The media has been tirelessly following up on the case with city Police Chief Irving, who are concerned on the 34th murder in the city this month itself The police have declined to publicly comment on any suspects.

Meanwhile, a crack detective team has been hastily put together by the Chief Irving. Detective Harry Bosch is in lead along with Detective Jerry Edgar.

 

Over the next few weeks, Bosch and Jerry collect hundreds of evidences, interviewed dozens of potential wit­nesses, researched into several federal and state databases, collaborated with tens of state and federal agen­cies and consulted with District Attorney Anita on legal procedures.

They are assisted in their investigations by an innovative enterprise software developed by a cool startup that has helped Bosch and Jerry in bringing all the case information together.

The last date for submissions is 10th March 2018 | 11:59 PM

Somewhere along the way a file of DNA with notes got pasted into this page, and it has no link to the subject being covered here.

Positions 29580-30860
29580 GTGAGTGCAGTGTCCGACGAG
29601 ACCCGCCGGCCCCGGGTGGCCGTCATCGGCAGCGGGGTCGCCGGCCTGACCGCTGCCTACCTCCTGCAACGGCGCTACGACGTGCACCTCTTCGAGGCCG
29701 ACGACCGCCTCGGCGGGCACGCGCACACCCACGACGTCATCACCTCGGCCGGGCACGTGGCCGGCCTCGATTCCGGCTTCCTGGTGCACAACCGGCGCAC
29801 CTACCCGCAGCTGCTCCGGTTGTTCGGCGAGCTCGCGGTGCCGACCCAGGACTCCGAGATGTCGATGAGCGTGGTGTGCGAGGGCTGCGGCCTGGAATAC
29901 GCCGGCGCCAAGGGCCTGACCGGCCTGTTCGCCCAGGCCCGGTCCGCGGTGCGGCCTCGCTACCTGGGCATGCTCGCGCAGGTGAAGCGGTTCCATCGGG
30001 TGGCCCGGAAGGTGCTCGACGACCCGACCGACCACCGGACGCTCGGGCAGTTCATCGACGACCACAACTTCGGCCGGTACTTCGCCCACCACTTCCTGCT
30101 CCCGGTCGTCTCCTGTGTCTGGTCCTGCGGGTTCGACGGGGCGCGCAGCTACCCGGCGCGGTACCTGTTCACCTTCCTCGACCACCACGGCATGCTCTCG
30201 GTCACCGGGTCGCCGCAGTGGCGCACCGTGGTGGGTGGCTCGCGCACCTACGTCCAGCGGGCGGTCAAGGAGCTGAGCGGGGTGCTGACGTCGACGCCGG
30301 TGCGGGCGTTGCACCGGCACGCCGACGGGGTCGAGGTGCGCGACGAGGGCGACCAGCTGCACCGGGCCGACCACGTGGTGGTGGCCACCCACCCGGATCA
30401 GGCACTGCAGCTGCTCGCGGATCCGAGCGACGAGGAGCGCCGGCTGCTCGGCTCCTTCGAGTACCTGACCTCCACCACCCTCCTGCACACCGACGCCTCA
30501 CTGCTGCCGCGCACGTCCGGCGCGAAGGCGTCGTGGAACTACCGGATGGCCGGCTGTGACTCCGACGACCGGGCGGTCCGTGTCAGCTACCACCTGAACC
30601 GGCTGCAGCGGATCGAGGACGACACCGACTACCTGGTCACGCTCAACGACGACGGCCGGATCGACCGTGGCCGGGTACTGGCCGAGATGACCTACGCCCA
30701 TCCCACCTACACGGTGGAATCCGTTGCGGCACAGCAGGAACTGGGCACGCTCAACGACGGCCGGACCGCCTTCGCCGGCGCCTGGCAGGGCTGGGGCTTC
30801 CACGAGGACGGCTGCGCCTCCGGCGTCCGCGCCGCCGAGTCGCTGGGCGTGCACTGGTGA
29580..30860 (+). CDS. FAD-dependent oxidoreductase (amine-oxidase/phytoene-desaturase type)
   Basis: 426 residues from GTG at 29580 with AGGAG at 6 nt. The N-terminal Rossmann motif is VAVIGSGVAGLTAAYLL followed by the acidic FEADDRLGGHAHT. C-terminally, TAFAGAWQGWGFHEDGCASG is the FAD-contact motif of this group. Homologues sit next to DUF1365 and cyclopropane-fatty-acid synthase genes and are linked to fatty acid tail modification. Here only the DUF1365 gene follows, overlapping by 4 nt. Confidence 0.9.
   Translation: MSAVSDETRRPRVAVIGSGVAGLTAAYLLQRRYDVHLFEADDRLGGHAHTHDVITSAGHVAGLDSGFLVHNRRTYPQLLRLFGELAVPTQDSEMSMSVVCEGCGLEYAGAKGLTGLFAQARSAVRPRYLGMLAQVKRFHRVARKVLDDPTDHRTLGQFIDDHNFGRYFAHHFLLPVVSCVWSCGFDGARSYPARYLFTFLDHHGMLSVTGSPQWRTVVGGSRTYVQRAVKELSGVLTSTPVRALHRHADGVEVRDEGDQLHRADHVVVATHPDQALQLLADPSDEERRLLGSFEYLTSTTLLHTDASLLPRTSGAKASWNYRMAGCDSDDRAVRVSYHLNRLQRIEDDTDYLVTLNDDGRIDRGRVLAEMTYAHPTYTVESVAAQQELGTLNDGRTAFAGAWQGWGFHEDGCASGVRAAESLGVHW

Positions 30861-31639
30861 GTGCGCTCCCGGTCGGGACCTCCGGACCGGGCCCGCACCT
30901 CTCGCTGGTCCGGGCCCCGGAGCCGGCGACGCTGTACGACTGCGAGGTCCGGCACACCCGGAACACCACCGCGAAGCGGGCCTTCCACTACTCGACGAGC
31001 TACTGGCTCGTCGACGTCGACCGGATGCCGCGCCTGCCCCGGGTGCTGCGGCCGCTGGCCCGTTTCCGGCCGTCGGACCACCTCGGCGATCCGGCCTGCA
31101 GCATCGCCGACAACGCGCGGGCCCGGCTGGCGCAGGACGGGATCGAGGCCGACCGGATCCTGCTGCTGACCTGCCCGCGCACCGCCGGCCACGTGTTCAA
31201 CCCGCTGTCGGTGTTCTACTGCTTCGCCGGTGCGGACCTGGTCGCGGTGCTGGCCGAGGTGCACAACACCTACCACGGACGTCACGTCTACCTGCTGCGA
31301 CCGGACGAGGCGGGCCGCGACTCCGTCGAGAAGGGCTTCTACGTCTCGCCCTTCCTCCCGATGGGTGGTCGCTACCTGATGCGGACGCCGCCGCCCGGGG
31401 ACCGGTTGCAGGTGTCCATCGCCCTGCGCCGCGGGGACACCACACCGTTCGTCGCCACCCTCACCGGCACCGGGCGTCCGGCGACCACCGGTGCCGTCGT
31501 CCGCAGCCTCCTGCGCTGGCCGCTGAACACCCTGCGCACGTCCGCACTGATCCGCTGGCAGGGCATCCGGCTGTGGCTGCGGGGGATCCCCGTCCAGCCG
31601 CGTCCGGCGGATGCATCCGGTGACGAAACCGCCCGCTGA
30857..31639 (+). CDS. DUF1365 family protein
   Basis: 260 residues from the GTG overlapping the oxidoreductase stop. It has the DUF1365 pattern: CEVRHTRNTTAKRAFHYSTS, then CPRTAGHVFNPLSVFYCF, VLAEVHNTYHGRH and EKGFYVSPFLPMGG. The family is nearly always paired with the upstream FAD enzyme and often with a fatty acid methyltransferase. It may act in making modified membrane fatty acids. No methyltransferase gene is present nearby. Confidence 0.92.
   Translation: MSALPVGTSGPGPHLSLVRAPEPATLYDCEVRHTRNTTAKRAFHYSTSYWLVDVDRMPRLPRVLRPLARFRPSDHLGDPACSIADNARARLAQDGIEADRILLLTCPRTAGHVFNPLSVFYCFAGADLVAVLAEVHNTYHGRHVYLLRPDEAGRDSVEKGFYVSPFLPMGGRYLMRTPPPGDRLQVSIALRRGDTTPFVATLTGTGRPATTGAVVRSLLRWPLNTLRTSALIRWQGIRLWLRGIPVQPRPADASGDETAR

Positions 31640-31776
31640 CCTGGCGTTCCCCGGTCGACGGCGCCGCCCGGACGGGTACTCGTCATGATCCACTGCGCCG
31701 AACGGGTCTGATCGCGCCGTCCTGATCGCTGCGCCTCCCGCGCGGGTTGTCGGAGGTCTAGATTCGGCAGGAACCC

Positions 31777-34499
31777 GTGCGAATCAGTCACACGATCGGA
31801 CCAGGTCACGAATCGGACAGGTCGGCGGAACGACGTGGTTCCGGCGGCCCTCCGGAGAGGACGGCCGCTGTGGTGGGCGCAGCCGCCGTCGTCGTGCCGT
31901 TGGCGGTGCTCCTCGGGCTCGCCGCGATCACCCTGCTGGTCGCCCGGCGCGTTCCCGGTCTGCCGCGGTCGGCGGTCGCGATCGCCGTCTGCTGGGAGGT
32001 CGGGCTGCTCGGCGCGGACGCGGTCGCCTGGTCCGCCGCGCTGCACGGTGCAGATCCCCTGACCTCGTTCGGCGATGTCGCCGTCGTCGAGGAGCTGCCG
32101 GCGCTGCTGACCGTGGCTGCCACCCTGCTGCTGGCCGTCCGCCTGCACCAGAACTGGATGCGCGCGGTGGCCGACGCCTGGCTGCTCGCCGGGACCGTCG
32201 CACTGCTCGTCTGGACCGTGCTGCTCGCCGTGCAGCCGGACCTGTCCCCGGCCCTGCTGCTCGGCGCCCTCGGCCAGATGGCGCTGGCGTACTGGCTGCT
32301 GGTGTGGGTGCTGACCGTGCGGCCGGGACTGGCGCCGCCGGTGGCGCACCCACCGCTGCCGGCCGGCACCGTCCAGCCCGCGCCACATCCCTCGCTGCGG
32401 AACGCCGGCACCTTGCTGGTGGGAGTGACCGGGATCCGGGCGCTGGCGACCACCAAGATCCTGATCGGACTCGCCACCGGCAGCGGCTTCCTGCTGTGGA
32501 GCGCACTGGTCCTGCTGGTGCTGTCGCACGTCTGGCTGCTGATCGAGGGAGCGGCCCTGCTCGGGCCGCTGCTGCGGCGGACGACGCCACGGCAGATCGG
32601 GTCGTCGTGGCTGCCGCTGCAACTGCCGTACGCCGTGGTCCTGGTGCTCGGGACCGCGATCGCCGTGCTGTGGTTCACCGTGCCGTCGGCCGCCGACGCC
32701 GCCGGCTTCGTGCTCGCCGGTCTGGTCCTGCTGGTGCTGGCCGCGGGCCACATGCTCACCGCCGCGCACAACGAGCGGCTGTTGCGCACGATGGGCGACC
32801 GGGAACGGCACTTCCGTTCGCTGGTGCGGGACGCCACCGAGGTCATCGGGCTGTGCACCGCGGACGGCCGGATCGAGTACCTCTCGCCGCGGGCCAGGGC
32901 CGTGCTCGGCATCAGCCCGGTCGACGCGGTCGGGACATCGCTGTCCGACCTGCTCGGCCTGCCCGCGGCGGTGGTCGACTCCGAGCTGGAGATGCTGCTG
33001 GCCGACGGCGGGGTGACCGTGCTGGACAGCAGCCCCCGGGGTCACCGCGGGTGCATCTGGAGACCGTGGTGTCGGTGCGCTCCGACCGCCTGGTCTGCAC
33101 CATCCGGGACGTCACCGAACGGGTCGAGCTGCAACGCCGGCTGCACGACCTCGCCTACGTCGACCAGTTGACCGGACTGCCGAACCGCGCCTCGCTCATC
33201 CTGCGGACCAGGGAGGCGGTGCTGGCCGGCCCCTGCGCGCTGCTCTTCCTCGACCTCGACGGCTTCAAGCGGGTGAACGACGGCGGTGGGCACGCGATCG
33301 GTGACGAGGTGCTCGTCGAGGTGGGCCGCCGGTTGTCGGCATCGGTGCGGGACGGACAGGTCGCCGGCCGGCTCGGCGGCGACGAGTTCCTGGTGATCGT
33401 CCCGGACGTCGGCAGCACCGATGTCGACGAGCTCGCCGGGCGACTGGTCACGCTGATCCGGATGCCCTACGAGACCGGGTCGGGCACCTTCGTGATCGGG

Today, many technology buyers in industries beyond government, legal and insurance are thinking about their work as case-oriented rather than simply transactional. Case work is nonroutine; typically, each work item – aka “case” – is a unique situation that involves complex interactions between content, people, and business or regulatory policies to achieve an optimal outcome.

Case work is contextual, and often judgment- and policy-driven. Case work handling is complex and is a more unstructured process style because:

1. The flow of work (the individual case) is nonlinear and not easily predetermined at design time and is often recursive.
2. There are multiple, dependent workflows often running in parallel for different objects in the case

The Requirement Analysis for this innovative software had begun a year back before the development process, and the product Owner quickly jotted down some of the key goals of the solution.

Data as a first-class Citizen:

Supports a broad range of content types and content interaction services. Case management solutions always require a broad range of data types, from highly structured data (such as an individual’s name, address or ID) to highly unstructured data (such as scanned images, blueprints, faxes, email communications, and audio or video files). Case workers must be able to interact with this content, using capabilities such as view or read, comment or red line, highlight, update or change, and append.